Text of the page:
FREE Magazine subscription with every coffee subscription. Click to find out more!

GOE Coffee is now incorporated with Premier Christian Marketplace. If you have an existing subscription, you can still log in here at GOE to view your account and amend your subscription.

Our top reasons to buying fair trade coffee

Buying produce with a “Fair Trade” label means that the farmers and other producers involved in the process of bringing that product to the consumer are working to Fair Trade standards. Fair Trade is an organisation that looks at the producer’s supply chain and determines whether trade has been fair right alone the chain. Human working environments, eco-driven production methods and the reduction of poverty are all goals of this exercise. Buying Fair Trade coffee helps to support this process and there are some very good reasons why we do it.

Supporting smaller, local farmers

Regular trade infrastructure forgets the people at the bottom of the ladder because they can’t compete on price. While the big subsidised companies that come in and take over local industries can afford to drive prices down, small producers can’t and often end up in debt. Trying to compete with these big producers can leave local farmers charging prices so low that they can’t afford to pay their workforce fairly or sustain ongoing production. Fair Trade ensures that this doesn’t happen.

The Fair Trade licence fee generates income

This income goes back into the communities where it has been generated, channelled into specific projects such as schools, scholarships and leadership programmes. There is the opportunity for the community to have control over how these funds are distributed – by using democratic systems.

Encouraging more equitable practices

Fair Trade provides a guaranteed minimum floor price to farming groups that have been democratically organised, with an additional sum for organic certified products. There is also the opportunity to access pre-harvest credit. This encourages much more transparency along the supply chain and rewards a fairer approach.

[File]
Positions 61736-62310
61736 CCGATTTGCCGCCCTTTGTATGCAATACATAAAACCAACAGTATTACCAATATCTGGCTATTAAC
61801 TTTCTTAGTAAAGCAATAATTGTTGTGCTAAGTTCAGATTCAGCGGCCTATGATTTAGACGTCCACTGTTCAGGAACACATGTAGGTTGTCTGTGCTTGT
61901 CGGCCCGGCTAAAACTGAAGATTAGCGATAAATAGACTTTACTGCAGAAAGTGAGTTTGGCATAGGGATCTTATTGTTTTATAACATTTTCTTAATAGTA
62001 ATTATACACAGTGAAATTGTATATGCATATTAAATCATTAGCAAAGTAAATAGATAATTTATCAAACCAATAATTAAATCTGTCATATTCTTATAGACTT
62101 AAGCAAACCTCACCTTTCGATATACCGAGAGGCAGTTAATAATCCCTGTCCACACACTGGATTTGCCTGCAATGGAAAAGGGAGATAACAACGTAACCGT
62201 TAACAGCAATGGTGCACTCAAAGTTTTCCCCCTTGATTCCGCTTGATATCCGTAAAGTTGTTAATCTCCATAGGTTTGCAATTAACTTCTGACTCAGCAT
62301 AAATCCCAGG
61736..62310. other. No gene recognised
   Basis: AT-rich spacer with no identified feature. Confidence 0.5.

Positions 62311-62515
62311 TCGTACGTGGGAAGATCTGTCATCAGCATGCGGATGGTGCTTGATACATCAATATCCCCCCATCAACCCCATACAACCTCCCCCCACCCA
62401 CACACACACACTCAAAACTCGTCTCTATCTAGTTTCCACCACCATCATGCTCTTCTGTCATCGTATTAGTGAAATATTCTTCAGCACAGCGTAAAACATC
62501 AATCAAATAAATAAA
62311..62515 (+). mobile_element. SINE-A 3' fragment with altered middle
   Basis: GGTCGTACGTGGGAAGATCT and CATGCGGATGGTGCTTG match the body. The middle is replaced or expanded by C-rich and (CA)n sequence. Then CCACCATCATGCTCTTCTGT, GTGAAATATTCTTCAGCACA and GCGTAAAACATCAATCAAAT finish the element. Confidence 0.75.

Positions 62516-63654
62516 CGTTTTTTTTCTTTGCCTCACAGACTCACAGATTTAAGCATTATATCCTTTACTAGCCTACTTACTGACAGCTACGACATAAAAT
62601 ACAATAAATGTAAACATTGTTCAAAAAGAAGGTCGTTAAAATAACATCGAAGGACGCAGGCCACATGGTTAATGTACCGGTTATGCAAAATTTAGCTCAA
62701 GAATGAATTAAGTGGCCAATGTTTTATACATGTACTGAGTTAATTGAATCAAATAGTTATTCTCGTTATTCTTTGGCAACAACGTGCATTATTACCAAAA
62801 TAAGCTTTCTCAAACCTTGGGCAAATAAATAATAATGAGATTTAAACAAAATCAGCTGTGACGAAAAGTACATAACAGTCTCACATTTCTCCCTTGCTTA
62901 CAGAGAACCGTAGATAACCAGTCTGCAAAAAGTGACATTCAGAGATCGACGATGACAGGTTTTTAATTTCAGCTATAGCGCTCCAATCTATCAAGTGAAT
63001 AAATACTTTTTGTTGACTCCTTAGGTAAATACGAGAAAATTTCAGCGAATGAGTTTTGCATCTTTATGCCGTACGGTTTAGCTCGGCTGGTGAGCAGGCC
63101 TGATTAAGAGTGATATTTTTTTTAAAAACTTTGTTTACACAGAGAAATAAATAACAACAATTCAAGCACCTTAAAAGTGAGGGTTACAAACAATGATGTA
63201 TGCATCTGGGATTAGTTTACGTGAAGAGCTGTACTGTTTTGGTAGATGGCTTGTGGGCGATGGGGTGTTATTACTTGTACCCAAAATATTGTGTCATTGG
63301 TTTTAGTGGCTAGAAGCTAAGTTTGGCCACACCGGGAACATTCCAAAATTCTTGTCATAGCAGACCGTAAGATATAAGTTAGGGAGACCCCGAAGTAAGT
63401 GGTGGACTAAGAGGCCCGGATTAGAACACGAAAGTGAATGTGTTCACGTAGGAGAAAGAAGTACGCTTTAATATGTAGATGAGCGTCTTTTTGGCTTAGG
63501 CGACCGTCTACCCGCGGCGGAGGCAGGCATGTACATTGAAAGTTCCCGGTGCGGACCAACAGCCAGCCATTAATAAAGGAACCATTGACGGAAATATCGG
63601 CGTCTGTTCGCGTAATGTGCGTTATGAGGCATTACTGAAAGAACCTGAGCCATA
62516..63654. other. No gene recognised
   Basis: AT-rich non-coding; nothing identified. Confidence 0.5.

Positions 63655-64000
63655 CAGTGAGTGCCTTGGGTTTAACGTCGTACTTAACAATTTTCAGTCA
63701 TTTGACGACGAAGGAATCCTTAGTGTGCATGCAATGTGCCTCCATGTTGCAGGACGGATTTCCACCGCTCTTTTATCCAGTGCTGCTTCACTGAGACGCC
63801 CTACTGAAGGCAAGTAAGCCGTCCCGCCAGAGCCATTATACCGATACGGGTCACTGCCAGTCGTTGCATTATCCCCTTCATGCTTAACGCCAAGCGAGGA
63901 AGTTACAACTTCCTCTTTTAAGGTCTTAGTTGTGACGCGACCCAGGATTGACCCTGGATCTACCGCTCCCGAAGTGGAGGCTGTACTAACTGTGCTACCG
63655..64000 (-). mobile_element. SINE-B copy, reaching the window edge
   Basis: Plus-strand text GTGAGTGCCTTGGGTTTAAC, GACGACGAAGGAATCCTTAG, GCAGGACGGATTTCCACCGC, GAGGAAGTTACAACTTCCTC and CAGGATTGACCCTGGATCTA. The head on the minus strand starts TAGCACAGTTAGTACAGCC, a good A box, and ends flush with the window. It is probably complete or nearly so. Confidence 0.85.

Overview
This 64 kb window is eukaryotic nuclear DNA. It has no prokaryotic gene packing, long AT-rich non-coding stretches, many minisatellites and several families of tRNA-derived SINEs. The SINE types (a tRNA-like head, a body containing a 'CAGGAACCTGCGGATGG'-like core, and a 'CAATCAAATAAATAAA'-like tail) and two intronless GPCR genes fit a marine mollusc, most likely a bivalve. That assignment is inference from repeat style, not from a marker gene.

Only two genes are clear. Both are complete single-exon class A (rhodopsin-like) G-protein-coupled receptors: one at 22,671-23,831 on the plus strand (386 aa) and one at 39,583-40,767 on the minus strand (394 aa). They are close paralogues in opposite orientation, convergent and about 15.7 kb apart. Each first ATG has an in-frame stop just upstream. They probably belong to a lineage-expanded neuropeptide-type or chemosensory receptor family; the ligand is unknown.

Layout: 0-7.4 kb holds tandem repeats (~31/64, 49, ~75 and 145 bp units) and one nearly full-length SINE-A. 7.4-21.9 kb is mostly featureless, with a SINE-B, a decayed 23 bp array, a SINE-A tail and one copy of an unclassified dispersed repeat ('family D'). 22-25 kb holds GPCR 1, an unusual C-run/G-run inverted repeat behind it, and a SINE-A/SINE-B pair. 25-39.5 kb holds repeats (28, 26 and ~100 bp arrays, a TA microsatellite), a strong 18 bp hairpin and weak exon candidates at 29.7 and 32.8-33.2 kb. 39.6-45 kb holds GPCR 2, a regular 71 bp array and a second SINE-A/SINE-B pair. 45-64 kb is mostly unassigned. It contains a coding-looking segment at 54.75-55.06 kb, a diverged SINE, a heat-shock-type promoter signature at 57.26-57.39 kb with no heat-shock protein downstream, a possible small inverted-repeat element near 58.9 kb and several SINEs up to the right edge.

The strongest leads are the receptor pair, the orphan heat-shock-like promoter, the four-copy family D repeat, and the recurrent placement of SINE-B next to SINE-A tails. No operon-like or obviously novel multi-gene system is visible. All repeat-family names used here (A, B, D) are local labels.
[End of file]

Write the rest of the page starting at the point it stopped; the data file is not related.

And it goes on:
Setting minimum standards that must be respected

Child and slave labour are two problems that have had a big impact on global farming and production – and they are commonplace in some parts of the world. Buying Fair Trade means we know that none of the coffee producers we work with have been involved in these practices. Instead, workers enjoy sustainable income and safe working environments.

A higher quality

The Fair Trade certification also means that the product doesn’t contain any genetically engineered ingredients. Plus, there has been greater focus on removing chemicals that are often used during the growing process and which can affect both the product and the land on which it is grown. Fair Trade puts limits on where and how much pesticide and fertiliser can be used in the growing process in order to receive the certification. It also requires that waste, water and energy are being properly managed by those involved in the production process.

Fair Trade is so much more than just a label. It is an indicator of quality and environmental focus, as well as an assurance that standards of fairness are being met. It is an organisation that has fundamentally shifted the approach that farmers and producers take to the way coffee – and many other products – are grown and generated a positive impact for the local communities that depend on industries like this for survival. Find out more about sustainable coffee and how we support and help fund the growth of ethical coffee plantations across the world.


Leave a Reply

Your email address will not be published. Required fields are marked *

Related Posts

The pros of using coffee pods

Coffee pods have created their fair share of controversy ever since they were first introduced. However, while there’s no doubt that this market was built

How to make the best coffee at home

As the current pandemic situation spirals around us and uncertainty taints future excitement and plans, many of us have been turning to our daily routines

What is ethically sourced coffee?

Over the past decade there has been increasing demand by consumers to understand where the produce they buy has come from. Globalisation has acted to